The Federation of Indian Chambers of Commerce and Industry (FICCI) along with the Hong Kong University of Science and Technology (HKUST), the Government of India, and the Global Knowledge Partnership on Migration and Development (KNOMAD) organised a full-day conference on ‘Creating an Enabling Ecosystem for Returnee Entrepreneurs,’ recently.
Dr. A Didar Singh, Secretary General, FICCI, unleashed the research project and explained that as one of the only business organizations that actively promotes the ‘Business Case for Migration’, FICCI also acknowledges that mobility is not only one-way. Even though India’s policy instruments have traditionally been geared towards emigration and protection of emigrants, the government is now actively promoting the interests of Indian Diaspora who wish to return and set up their own businesses through efforts to promote the ‘ease of doing business’.
India experiences a large stream of ‘returnees’ in IT and other professional services, a lot of which is driven by opportunities offered by the vibrant and growing Indian economy. He assured all present that the policy recommendations of this research and discussions of the day will be presented to the Government of India. And as a follow-up to this research, FICCI proposes to actively work with state governments where the research was carried out to assist in providing services to returnee entrepreneurs.
The results of the research were presented by Dr. Zweig, Chair Professor, Director of Centre o China’s Transnational Relations, HKUST, have been revealing. While attempts towards digitization efforts by the government are being appreciated across the board, the implementation of the ‘ease of doing business’ at the local level remains challenging. There continues to be some ambiguity in governing rules and regulations in local bodies and institutions that serve as the first point of contact for many of these entrepreneurs. A strong need for creation of processes along with capacity building at the local level has been expressed by many. A lot of high-skilled entrepreneurs with specialized degrees come back to India and find they have the ‘first-mover advantage’ benefiting the Indian economy and society in the process. However, many have also failed and made the choice to go back as there continue to be barriers in setting up shop in India. While much progress has been made in terms of making India more attractive and indeed friendlier to entrepreneurs, much more is left to be done especially at the local levels.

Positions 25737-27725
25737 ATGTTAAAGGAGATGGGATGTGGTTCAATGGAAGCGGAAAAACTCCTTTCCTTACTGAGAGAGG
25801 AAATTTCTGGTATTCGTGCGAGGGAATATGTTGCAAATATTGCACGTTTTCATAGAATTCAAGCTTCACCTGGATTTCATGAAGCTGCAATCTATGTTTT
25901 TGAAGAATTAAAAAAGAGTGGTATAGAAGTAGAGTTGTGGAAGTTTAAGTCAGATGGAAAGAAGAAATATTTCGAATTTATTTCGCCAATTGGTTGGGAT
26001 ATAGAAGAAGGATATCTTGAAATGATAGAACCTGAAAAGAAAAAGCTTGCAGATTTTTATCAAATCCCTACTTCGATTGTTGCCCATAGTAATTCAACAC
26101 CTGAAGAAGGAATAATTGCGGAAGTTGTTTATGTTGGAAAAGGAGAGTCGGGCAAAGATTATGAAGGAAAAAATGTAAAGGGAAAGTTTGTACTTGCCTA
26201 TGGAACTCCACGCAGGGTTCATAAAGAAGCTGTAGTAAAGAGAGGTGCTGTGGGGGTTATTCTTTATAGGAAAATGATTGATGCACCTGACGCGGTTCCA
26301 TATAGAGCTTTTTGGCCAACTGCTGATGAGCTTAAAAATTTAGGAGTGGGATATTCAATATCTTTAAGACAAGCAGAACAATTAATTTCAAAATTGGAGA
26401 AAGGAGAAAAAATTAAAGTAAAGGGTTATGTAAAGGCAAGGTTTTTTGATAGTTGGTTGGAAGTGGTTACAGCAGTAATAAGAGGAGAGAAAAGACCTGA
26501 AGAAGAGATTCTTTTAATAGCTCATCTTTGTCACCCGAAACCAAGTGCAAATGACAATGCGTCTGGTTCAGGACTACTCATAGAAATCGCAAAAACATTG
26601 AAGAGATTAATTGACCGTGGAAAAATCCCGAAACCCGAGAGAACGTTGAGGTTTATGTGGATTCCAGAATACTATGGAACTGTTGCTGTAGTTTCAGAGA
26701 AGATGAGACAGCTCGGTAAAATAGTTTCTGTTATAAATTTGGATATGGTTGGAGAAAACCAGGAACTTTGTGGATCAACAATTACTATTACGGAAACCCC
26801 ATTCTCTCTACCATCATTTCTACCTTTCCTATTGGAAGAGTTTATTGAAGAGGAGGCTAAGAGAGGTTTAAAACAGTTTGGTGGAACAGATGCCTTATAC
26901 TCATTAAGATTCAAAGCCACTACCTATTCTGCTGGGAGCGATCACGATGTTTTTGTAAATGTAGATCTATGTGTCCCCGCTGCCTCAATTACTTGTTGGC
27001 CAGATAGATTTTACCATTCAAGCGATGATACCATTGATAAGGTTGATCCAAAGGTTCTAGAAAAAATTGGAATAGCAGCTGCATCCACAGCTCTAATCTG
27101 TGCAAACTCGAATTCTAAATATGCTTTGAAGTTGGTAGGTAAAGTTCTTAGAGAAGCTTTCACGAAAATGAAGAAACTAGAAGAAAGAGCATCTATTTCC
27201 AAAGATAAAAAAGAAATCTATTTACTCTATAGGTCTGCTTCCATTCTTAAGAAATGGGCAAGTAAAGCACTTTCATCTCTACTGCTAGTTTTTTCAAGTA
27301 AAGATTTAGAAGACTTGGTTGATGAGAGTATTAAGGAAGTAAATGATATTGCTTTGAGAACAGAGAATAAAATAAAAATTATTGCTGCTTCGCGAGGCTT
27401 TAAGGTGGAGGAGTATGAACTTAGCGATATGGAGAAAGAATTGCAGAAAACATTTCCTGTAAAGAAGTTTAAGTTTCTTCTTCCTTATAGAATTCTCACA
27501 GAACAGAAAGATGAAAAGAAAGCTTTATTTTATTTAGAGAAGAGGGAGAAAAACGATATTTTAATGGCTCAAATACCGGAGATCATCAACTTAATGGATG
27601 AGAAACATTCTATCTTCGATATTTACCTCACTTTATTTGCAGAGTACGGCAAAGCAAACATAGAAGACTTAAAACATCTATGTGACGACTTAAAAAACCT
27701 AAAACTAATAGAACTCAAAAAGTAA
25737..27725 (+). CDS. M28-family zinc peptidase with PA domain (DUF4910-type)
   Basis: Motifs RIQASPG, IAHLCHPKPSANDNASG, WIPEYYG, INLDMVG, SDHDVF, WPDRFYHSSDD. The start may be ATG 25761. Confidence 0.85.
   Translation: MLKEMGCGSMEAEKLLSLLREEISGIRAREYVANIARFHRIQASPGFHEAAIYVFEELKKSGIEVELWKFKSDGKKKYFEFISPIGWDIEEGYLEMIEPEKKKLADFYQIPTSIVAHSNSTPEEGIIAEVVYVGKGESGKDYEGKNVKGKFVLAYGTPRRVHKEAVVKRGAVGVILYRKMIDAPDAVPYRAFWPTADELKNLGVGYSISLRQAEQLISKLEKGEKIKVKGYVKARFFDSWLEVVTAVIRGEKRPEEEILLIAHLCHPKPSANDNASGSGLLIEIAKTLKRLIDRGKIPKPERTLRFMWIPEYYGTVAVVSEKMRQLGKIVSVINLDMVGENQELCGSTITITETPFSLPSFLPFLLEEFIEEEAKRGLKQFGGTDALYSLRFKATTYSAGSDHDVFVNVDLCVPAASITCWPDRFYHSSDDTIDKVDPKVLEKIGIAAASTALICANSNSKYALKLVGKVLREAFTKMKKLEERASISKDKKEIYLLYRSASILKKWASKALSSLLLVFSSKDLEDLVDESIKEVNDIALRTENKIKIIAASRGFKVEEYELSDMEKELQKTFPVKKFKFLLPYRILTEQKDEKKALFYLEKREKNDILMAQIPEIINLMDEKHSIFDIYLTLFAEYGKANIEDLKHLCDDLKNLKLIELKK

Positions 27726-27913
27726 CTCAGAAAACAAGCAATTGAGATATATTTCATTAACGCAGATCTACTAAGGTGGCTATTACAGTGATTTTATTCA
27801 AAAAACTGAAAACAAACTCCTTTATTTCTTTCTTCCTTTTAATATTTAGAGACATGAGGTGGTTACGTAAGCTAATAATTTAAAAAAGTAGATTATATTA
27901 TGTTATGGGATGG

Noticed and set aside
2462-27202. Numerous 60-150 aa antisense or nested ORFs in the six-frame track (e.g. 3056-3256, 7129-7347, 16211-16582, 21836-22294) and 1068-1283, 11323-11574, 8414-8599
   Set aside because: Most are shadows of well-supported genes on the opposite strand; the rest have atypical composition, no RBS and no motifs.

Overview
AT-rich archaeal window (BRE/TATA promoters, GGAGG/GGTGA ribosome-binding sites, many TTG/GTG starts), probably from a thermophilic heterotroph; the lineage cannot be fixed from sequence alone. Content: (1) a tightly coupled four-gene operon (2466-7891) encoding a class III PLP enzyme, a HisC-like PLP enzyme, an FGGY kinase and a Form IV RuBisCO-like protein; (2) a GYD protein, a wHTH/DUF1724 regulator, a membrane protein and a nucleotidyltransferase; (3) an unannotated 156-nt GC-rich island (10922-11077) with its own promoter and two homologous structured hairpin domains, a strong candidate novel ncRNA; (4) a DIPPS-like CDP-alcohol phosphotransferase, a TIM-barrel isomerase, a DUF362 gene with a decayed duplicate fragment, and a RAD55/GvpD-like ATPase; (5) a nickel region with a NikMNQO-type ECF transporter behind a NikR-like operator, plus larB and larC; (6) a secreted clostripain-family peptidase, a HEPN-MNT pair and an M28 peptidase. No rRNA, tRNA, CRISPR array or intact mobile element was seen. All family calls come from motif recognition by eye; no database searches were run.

Dr. Wang Huiyao, President and Dr. Miao Lu, Co-founder and Executive Secretary General, Centre for China and Globalisation, Beijing, delivered the special address. China and India are two of the countries with the largest populations as well as the largest Diaspora populations all over the world and have much to learn from each other’s experiences in policies and incentives for return migration and congratulated this ground-breaking initiative by FICCI to begin this dialogue. Dr. Wang Huiyao also made a detailed presentation on China’s policies aimed at returnee entrepreneurs.
Mr. Manish Gupta, Joint Secretary, OIA I, MEA, Government of India, delivered the keynote address. He gave a detailed overview of the policies geared at incentivizing and facilitating return of knowledge workers from all over the world to contribute to India’s development. India’s Diaspora is more than thirteen million strong, the second largest after China and according to the High-Level report on the Indian Diaspora, “… the sun never sets on the Indian Diaspora”. Given the numbers and the heterogeneous nature of the Indian Diaspora, policy formulation is a big challenge. However, the honourable Prime Minister has done much to promote engagement with the Diaspora. The Indian government remains committed to, ‘…converting brain drain into brain gain’ (PM Modi, Pravasi Bhartiya Divas, January, 2017). He also stated that efforts are also being made to reintegrate the returned Indian Diaspora from the GCC countries. The ecosystem for entrepreneurs will be greatly benefited by the government’s efforts to provide facilities through single window services and through efforts towards digitization. Shri Gupta welcomed the research findings that address the current hurdles that exist for returnee entrepreneurs and looks forward to working with FICCI in implementing some of the policy suggestions.
Mr. Adil Zainulbhai, Chairman, Quality Council of India, presented the closing remarks, and as a returnee himself commented that many from the Indian Diaspora continue to maintain connects with India. Since the opportunities presented by the Indian economy are very high and people are coming back to set up their entrepreneurial ventures while still maintain their global aspirations.